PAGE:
The cost to form a component or joint or purchase a component depends on 1) the materials that comprise a component or joint, 2) the manufacturing processes used to form a component or joint, 3) whether a component is custom made or purchased “off-the-shelf supplier”, 4) the quantity of materials or components being purchased and 5) quality problems associated with a material or component. If you want to reduce costs, consider what will be required from the materials engineering perspective to make manufacturing process changes that address items 2 and 5.

Manufacturing requirements
Companies may require that specific processes be used for fabricating components and building assemblies or sub-assemblies. Perhaps a company has internal manufacturing capabilities that must be used or a company is familiar and comfortable with component or joints fabricated using a familiar manufacturing process.

Restrictions on the processes that can be used to build a product will restrict the materials that can be used to make components because the materials must be compatible with the processes and other materials used to make the product. For example, components to be joined using a specific welding, brazing, or soldering process must be made of materials that enable good joints to be formed using the specific joining process. This may exclude off-the-shelf components from one or more suppliers because their components are made of materials that are incompatible with the process. For a custom component, the restriction may require the use of certain materials in order to form a good joint.

Want to learn about metals engineering considerations for component design? See our metallurgy courses page for training.

Restricting the manufacturing process to only familiar ones will restrict the options of materials that can be used to form a component or joint since many manufacturing processes are limited to processing certain materials. In some respects manufacturing constraints are acceptable, and may in fact be desirable, since the use of familiar processes and materials reduces the risk associated with a change or new product. However, in cases when a new product is significantly different than older products, the constraints of using specific manufacturing processes may seem to be a burden.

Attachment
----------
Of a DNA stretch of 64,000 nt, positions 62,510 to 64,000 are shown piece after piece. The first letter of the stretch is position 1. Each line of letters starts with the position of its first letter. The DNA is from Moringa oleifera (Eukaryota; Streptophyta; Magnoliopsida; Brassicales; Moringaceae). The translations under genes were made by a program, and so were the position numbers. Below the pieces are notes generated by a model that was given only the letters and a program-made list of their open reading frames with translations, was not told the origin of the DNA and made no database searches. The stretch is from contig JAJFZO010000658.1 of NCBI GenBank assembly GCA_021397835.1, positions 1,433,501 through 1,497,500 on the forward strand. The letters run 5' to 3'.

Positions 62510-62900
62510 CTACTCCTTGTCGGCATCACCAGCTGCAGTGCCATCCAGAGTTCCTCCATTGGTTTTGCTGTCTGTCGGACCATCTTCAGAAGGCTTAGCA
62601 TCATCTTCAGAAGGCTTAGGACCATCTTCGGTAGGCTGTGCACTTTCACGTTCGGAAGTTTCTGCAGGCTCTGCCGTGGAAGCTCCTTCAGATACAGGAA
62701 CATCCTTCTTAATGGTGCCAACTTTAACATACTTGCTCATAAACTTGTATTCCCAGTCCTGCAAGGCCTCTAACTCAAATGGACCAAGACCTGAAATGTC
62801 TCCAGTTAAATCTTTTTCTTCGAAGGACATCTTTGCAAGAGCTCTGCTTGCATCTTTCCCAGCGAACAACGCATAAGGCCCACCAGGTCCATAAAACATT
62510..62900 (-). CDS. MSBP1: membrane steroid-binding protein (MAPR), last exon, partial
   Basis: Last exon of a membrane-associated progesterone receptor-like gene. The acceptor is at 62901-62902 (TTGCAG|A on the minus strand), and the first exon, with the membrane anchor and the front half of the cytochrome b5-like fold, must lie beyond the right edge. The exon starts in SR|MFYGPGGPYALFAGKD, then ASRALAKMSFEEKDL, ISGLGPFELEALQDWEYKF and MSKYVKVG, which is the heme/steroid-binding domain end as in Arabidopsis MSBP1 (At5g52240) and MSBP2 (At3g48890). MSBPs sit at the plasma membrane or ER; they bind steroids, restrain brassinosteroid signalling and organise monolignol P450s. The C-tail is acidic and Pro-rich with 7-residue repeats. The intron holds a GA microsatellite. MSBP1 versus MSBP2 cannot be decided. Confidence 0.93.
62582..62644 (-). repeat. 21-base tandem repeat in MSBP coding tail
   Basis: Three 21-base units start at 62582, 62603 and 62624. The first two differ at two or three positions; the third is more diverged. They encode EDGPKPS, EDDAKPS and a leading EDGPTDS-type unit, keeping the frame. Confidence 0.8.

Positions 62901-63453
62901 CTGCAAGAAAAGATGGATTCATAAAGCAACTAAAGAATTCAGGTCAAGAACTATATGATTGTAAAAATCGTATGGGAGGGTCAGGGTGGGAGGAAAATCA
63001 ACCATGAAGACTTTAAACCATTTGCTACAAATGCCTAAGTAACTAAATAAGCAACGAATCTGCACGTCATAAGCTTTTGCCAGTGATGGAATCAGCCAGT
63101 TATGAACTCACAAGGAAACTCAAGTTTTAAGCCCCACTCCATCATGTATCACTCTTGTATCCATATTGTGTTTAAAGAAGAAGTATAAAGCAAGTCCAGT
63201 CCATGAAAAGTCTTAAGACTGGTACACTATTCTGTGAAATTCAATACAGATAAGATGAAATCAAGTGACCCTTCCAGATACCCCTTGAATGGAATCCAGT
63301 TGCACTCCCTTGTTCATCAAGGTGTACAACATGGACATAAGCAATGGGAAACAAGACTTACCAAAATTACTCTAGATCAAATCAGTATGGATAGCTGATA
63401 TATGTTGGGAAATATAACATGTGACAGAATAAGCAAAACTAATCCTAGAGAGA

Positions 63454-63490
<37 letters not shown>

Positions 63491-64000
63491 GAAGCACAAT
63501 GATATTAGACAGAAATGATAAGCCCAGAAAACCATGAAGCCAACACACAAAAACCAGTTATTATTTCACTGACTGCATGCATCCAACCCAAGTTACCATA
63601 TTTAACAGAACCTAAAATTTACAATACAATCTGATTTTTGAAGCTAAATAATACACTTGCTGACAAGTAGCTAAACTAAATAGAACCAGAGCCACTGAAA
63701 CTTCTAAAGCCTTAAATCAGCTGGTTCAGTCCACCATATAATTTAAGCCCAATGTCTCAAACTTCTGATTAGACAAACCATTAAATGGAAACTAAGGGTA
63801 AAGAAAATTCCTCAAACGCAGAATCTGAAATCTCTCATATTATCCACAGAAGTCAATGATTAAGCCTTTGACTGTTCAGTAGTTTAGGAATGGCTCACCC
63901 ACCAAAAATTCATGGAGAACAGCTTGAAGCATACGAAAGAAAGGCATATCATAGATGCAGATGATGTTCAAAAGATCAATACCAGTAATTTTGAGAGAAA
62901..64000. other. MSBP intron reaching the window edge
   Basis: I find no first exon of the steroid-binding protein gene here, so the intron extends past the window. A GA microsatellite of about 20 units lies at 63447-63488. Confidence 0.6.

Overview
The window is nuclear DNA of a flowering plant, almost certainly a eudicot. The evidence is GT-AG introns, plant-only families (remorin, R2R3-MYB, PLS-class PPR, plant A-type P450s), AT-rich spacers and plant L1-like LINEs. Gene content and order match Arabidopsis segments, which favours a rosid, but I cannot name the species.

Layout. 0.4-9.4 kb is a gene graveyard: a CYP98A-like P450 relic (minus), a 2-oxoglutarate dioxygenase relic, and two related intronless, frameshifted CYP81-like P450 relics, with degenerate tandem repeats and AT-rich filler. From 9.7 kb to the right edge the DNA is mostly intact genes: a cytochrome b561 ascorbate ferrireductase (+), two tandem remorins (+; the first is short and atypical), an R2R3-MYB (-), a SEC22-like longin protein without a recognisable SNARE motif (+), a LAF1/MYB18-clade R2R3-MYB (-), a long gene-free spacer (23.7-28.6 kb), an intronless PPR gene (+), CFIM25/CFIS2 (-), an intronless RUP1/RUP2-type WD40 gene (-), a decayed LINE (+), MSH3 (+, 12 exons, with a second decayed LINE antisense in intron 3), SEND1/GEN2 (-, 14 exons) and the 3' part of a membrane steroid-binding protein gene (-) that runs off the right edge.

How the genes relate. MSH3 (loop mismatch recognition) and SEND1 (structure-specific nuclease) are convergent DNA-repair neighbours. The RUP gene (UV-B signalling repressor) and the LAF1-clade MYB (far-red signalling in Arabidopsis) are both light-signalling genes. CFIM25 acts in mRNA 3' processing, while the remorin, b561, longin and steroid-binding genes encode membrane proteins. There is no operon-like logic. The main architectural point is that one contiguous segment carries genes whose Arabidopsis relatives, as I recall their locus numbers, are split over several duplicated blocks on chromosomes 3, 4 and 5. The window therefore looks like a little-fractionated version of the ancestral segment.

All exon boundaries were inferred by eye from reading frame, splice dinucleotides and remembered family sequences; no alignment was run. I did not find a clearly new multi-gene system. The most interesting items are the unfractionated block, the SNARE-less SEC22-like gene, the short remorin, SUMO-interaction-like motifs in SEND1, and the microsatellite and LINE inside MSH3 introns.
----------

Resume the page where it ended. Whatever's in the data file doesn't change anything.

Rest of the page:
Industry standards
There are industry standards concerned with the performance and reliability of components and joints. In some cases, a specific standard will discuss component and joint requirements. For component specific standards, the standards discuss

Government regulations
Government regulations regarding the materials used in a product are typically related to requirements on the materials from which components and joints can and cannot be made. The requirements address the materials that can or cannot be used in a component or joint and the expected quality and reliability of the materials for specific applications. Every country has its own set of regulations.

Intellectual property requirements
There are many patents regarding the design and manufacture of component or joints. If a patent is found that is applicable to the component or joint being selected or designed, then the design team has to decide whether to license the patent or engineer the component or joint order to avoid conflict with the patent.

Sustainability requirements
These requirements restrict the materials that can be used in components and joints to materials that can be re-used or recycled. The requirements might also restrict the manufacturing processes than can be used to form components and joints to processes that do not harm the environment and do not use chemicals and materials that are manufactured using environmentally unfriendly processes. The sustainability requirements for a product become the sustainability requirements for its components and joints.

Time and money; Focus and discipline

This list of different types of requirements to consider might seem long. It might take a bit of time to come up with a complete description of all the requirements for your next project. However, it will speed up the process of evaluating materials and suppliers that are identified based on the complete set of requirements. Consider the time and money associated with evaluating materials and suppliers that are found to be unsuitable.